Neural circuits for sexually dimorphic and sexually divergent behaviors in Caenorhabditis elegans.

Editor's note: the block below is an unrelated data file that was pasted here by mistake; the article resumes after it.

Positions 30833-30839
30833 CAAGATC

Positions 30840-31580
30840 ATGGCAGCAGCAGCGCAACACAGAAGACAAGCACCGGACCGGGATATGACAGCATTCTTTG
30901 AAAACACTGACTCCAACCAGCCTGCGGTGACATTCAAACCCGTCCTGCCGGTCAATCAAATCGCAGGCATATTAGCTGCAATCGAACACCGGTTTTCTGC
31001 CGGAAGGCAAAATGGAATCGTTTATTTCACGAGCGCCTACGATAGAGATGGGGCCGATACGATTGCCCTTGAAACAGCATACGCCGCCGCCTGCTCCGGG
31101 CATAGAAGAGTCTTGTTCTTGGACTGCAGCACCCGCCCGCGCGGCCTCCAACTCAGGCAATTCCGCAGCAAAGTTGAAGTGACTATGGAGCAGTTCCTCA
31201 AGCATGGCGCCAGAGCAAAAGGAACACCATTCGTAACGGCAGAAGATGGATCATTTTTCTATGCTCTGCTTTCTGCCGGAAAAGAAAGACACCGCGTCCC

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Increasing interest in sex differences in Caenorhabditis elegans neurobiology is resulting from several advances, including the completion of the male tail connectome and the surprising discovery of two 'new' neurons in the male head. In this species, sex-specific circuits in the hermaphrodite and male control reproductive behaviors such as egg-laying and copulation, respectively. Studies of these systems are revealing interesting similarities and contrasts, particularly in the mechanisms by which nutritional status influences reproductive behaviors. Other studies have highlighted the importance of sexual modulation of shared neurons and circuits in optimizing behavioral strategies. Together, these findings indicate that C. elegans uses intertwined, distributed sex differences in circuit structure and function to implement sex-specific as well as sexually divergent, shared behaviors.